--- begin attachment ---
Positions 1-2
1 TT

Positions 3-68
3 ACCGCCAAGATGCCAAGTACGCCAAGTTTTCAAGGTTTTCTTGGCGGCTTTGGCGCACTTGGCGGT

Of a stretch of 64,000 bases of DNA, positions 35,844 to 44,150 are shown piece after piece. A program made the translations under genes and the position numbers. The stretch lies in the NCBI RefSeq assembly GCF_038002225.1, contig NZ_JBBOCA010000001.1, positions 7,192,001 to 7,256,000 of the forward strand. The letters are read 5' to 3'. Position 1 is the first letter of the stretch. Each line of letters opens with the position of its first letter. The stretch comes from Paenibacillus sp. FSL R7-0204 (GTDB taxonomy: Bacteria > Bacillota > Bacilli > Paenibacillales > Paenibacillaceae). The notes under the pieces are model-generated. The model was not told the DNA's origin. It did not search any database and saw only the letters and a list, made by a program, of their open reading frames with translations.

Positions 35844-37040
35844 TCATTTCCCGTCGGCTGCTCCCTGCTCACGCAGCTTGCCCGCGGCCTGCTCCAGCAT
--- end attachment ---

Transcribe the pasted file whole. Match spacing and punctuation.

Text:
Positions 1-2
1 TT

Positions 3-68
3 ACCGCCAAGATGCCAAGTACGCCAAGTTTTCAAGGTTTTCTTGGCGGCTTTGGCGCACTTGGCGGT

Of a stretch of 64,000 bases of DNA, positions 35,844 to 44,150 are shown piece after piece. A program made the translations under genes and the position numbers. The stretch lies in the NCBI RefSeq assembly GCF_038002225.1, contig NZ_JBBOCA010000001.1, positions 7,192,001 to 7,256,000 of the forward strand. The letters are read 5' to 3'. Position 1 is the first letter of the stretch. Each line of letters opens with the position of its first letter. The stretch comes from Paenibacillus sp. FSL R7-0204 (GTDB taxonomy: Bacteria > Bacillota > Bacilli > Paenibacillales > Paenibacillaceae). The notes under the pieces are model-generated. The model was not told the DNA's origin. It did not search any database and saw only the letters and a list, made by a program, of their open reading frames with translations.

Positions 35844-37040
35844 TCATTTCCCGTCGGCTGCTCCCTGCTCACGCAGCTTGCCCGCGGCCTGCTCCAGCAT